Lyndia Grant | 1/22/2014, 3 p.m.
If God can become silent on His own Son during the time He hung on the cross; , just think ...
Lyndia Grant

As we approach the Lenten season, March 5, 2014; I’m reminded that Resurrection Sunday is right around the corner, April 20, 2014 this year. When God is Silent comes to mind for this column. As we make plans for a new and better year; we cleanse our minds and our spirits for renewal. Then in the end, we’re going through traumatic events in our lives, and often feel that God has forsaken us.

Remember the words spoken by Jesus when He was on the cross! He said "My God, my God, why have you forsaken me?" In the gospel of Mark this statement in Aramaic is spoken by Jesus just before he dies on the cross (Mark 15:34), and in the gospel of Matthew Jesus utters these last words in Hebrew (Matthews 27:46): "Eli, Eli, lema sabachthani?" Generally translated as, "My God, my God, why have you forsaken me?"

As familiar as these words may be for Christians, they are shocking. If God can become silent on His own Son during the time He hung on the cross; when He is silent in our lives, just think of this as a time when God is doing His perfect work.

An excellent example is an oak tree – where does it come from? It doesn’t just appear! First the acorn is planted; then it takes time, maybe about a month or more before any sprouts begin to shoot out, deep inside the earth. Then after some quiet time, like a baby in the mother’s womb, some new shoots from the oak tree finally shoot out above the ground; a tiny, new, fragile, fresh little plant; so easily broken. Over the years, look at the strength of the oak tree.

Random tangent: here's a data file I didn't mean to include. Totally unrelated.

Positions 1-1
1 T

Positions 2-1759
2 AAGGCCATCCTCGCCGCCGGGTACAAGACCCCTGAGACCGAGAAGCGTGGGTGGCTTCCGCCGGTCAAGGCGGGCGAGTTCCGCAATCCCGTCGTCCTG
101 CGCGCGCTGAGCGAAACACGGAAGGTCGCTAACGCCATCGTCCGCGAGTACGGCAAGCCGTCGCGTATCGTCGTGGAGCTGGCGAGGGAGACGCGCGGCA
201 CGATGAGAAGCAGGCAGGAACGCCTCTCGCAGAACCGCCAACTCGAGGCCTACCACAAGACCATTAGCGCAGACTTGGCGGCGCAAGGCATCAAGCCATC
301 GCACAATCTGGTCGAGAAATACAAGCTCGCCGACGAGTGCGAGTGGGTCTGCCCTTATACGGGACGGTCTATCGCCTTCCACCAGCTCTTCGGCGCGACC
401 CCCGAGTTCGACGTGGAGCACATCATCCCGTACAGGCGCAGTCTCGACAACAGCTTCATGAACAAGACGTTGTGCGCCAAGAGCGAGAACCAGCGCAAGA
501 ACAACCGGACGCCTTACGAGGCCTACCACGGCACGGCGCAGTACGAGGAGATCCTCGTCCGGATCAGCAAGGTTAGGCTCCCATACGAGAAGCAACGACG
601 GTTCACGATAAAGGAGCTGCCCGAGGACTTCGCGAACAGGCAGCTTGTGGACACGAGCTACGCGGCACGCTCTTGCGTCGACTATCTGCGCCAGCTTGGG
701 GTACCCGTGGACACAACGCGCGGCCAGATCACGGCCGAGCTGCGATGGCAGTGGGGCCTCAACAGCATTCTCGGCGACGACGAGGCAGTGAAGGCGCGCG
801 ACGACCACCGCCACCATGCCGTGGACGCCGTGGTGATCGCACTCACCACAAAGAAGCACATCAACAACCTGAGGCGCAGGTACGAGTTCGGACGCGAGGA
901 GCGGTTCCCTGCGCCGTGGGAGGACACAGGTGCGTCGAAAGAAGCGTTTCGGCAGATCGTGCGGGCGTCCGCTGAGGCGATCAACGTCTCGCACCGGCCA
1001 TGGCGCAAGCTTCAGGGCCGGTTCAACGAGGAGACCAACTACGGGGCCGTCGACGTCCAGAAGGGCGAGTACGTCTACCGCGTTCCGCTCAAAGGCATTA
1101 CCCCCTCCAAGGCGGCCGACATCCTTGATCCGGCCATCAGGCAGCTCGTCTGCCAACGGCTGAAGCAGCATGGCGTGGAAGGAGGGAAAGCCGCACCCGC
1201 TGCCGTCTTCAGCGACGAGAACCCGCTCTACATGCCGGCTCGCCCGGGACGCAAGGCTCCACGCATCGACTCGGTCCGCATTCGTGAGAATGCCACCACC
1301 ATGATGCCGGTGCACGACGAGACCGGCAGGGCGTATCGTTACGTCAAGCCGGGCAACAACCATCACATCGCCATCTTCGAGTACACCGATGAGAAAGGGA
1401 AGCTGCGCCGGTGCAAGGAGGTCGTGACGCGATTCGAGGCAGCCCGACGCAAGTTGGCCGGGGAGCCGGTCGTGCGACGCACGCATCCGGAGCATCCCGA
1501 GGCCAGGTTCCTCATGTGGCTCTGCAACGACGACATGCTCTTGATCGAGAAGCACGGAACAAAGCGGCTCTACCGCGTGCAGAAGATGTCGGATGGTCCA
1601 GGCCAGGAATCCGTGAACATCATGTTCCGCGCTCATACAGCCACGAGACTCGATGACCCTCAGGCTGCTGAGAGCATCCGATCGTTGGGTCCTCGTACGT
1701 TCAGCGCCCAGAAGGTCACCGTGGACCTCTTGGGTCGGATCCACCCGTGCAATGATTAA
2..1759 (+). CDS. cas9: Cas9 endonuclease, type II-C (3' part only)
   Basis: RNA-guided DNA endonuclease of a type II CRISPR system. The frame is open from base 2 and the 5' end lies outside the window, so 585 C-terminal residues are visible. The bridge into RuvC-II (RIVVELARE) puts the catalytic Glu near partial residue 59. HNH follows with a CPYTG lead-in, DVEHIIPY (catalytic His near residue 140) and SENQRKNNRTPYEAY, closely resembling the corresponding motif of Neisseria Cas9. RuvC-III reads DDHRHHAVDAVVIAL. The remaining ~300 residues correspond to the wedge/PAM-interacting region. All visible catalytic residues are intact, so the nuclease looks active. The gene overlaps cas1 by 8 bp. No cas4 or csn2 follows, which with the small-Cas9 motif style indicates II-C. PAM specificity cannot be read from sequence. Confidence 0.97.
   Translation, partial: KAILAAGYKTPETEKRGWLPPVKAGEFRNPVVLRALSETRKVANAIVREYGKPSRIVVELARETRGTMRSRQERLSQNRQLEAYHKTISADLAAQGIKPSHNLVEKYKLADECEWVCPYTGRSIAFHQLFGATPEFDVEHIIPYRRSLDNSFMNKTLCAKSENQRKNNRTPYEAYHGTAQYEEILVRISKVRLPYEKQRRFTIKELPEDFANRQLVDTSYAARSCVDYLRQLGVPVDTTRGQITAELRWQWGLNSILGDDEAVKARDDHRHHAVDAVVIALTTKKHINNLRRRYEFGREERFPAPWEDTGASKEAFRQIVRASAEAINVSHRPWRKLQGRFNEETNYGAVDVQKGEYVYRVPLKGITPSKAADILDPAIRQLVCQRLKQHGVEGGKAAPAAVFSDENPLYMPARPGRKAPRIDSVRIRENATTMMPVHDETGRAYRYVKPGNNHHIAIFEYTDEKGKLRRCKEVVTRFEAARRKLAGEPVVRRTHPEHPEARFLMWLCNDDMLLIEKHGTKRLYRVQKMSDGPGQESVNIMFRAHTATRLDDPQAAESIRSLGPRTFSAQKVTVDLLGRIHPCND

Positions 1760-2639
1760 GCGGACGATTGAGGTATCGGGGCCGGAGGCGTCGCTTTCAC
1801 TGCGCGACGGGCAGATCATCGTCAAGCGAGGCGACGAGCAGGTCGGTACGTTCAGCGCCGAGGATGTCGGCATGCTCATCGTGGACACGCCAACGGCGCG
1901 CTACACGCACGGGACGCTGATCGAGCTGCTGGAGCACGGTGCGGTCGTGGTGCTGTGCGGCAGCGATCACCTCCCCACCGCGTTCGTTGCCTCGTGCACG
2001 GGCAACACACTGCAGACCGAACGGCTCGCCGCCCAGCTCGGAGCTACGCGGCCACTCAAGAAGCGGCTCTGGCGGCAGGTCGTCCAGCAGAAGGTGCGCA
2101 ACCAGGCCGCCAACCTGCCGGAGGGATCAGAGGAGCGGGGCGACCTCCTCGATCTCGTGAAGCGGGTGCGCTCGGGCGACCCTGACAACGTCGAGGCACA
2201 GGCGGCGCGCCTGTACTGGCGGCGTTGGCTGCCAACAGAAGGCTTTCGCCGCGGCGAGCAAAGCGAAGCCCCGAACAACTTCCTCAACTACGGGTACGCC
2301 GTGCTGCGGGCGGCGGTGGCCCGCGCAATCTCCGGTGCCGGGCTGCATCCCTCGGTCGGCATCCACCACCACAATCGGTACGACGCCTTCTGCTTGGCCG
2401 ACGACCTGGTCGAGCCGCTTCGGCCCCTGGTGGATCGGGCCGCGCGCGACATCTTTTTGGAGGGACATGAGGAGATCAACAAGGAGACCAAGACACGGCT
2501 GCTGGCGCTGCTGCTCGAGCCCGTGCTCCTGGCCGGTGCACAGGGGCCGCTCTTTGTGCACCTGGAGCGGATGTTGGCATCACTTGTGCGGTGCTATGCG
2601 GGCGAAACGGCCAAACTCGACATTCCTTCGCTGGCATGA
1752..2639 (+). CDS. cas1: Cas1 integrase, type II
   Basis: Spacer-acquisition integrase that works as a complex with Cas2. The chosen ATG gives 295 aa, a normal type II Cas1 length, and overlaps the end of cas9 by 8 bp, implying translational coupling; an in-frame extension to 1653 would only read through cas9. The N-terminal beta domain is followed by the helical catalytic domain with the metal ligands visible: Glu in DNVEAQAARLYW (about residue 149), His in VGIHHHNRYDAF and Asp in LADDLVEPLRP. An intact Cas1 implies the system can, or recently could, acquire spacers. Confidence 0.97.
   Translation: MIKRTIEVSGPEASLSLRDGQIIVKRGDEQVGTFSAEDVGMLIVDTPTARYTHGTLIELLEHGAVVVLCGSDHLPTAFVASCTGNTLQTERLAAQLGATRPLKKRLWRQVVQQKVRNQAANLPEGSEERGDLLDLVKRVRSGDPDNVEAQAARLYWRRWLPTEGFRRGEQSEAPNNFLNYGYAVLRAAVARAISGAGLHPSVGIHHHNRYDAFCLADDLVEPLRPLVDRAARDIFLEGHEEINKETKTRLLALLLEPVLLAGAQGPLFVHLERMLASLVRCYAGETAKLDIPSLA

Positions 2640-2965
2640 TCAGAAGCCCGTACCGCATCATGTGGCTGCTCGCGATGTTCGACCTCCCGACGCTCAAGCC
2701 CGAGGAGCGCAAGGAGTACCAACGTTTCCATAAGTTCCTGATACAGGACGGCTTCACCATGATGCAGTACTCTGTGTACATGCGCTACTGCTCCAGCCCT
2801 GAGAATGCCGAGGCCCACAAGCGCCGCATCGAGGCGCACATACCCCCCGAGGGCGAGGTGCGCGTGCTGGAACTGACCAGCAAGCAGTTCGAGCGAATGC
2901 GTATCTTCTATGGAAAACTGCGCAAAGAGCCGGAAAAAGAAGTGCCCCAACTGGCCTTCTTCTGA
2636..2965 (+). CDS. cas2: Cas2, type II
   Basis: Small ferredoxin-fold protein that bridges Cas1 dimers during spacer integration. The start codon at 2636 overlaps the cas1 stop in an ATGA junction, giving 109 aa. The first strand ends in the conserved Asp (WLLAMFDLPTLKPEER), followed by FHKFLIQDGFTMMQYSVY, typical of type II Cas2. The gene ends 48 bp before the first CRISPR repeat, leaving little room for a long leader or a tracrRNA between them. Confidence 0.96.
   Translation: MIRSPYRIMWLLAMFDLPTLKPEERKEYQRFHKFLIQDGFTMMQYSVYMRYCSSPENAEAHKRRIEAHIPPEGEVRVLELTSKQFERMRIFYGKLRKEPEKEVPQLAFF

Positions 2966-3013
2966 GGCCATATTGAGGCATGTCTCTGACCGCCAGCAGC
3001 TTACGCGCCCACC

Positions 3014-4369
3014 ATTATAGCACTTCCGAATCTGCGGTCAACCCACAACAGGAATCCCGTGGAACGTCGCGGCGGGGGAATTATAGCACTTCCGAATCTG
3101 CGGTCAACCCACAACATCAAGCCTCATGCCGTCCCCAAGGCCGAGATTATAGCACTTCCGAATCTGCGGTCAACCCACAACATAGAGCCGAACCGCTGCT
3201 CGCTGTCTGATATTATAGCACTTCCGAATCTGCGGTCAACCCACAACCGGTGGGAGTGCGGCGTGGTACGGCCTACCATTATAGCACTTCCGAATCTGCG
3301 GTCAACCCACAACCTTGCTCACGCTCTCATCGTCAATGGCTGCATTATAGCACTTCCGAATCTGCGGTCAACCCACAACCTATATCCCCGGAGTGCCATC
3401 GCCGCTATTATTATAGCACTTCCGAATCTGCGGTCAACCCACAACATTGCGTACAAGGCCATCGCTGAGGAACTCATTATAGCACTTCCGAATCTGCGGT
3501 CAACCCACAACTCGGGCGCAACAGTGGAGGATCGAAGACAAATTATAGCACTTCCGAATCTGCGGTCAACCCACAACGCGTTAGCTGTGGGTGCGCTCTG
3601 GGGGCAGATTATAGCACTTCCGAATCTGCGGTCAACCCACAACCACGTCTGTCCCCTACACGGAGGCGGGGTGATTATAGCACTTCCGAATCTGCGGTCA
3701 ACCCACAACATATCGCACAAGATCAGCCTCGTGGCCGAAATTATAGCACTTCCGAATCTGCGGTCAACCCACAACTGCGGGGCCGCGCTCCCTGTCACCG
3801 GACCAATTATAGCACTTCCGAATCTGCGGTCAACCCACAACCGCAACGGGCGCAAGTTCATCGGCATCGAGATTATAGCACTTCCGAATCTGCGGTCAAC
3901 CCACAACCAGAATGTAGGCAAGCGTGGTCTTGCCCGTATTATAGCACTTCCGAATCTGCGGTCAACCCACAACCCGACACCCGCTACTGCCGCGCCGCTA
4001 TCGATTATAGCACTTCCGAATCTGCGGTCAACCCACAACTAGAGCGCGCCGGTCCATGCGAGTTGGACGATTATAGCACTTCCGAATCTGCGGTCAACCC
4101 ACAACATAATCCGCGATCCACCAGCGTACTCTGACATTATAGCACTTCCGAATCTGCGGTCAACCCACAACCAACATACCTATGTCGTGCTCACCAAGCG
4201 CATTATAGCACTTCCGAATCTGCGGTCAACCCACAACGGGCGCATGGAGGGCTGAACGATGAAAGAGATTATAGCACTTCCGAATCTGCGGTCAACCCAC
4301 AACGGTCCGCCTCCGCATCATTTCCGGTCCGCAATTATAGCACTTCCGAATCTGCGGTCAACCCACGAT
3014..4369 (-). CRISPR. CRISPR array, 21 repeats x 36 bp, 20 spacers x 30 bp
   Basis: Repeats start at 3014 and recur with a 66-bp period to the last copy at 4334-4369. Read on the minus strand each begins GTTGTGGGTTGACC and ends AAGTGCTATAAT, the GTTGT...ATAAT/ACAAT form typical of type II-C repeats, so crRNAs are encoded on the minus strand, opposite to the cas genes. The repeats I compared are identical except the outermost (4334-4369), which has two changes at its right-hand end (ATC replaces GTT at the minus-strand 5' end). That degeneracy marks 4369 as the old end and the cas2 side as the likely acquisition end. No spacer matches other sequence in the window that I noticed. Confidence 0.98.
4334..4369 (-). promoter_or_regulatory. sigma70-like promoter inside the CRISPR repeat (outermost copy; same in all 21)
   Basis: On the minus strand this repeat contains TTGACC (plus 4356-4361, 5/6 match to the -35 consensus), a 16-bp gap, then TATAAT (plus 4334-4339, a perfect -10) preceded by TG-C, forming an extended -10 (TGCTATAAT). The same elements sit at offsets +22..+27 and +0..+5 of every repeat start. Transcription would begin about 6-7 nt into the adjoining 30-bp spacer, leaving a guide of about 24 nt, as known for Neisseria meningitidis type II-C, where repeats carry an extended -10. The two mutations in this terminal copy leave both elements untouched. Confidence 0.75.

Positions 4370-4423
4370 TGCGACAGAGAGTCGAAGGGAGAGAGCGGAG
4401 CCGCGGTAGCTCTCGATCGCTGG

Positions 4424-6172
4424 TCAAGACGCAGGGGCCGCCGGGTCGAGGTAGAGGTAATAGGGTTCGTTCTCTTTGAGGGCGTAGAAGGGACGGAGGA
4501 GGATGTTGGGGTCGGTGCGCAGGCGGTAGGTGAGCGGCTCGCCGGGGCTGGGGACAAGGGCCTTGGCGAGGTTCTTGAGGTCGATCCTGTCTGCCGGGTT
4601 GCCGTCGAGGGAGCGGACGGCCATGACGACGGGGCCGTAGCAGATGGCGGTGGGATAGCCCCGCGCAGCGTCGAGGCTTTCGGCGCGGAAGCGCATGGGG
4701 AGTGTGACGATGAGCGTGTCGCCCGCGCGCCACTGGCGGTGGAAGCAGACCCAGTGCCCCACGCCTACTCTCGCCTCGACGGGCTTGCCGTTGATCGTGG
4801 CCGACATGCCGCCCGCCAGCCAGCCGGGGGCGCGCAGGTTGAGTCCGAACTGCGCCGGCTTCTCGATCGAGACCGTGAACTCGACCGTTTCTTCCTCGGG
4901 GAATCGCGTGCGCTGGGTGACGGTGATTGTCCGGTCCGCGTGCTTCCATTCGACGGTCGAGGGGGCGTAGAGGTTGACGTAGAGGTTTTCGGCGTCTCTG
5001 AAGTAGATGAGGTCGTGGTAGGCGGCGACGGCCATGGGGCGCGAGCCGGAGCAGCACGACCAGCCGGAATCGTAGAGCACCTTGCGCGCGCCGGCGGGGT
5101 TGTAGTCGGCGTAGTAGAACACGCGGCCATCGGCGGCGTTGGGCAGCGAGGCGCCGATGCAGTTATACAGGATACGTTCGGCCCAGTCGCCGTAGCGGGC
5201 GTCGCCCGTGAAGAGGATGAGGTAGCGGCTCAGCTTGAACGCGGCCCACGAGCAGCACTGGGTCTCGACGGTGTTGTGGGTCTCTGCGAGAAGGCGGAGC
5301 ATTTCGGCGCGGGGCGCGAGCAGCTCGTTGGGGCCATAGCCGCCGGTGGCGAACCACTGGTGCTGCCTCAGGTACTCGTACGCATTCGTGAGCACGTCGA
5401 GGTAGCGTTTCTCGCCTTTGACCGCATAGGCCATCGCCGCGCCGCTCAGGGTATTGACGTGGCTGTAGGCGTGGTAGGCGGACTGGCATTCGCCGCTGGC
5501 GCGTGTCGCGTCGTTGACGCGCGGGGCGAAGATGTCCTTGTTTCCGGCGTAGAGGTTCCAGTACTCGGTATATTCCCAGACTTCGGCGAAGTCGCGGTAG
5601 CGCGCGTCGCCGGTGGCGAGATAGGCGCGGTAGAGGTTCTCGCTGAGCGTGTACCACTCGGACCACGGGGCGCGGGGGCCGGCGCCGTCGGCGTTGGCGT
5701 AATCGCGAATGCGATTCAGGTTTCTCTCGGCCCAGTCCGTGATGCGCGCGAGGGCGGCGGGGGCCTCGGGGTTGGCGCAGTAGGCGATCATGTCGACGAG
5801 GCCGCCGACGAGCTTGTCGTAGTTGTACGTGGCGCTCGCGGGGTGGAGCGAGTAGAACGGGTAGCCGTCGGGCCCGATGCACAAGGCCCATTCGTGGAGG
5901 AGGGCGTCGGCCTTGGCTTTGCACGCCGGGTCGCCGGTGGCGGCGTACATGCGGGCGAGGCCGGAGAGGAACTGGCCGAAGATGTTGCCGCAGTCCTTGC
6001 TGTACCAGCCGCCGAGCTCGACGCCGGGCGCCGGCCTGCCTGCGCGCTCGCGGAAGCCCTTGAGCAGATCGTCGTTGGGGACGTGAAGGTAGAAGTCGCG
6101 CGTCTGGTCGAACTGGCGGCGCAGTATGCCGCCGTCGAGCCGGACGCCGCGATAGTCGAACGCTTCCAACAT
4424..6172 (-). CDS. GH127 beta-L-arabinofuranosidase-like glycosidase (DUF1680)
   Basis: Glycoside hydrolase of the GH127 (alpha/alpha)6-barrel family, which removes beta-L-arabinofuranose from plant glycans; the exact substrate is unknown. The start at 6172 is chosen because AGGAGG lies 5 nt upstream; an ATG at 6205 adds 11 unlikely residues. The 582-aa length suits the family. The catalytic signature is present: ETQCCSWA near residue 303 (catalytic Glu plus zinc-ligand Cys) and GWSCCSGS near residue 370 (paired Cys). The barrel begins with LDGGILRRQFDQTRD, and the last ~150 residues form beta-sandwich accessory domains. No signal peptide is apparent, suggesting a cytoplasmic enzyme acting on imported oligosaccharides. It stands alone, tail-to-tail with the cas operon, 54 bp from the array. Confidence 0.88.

Only by allowing what feels like hell on earth, prayer after prayer unanswered; interruption-after-interruption; is when we are prime candidates for His work. We’ve lost all hope of making something happen with our own strength. In the midst of our time of silence, we gain clarity and a willing spirit to be led to this unknown place He has guided us to. As we learn not to my own understanding, but embrace what we can’t know, we allow God to be enough.

He gives us gifts, dreams, visions, and pursuits, and He takes away the bigger perspective we might have once had in order to teach us to be a consistent and faithful person in the daily mundane. He asks us to entrust ourselves to Him. When we do so, we realize it’s not answers we needed all along, but to know and rest in His character alone.

Embrace the “I don’t knows” and the whims of everyday, the silences, because we are not capable of knowing His doings, especially the times when He seems silent. Our human minds are finite and our perspective is narrow compared to the eternal. We are experts in asking the when, the how, and the whys. But just as the acorn does not pester its Maker, we too are asked to wait, to trust, to be OK with the wandering, the unknown, and the humility that produces each of us into what we were are destined to become.

Trust God, especially when He is silent. He allowed His Son to go through the crucifixion, to feel He too was forsaken; a clear indication we must go through periods in our own lives when God is silent.

Trust and believe in God, and allow Him to do His perfect work. Just think of “silence as golden!” It is during these times when we are being molded and shaped into the spiritual being He sent you to this earth to become.

Lyndia Grant is an author, inspirational and motivational speaker, radio talk show host and columnist; visit her new website at www.lyndiagrant.com and, call 202-518-3192. Tune in Fridays at 6 p.m., to the radio talk show, 1340 AM, WYCB, a Radio One Station.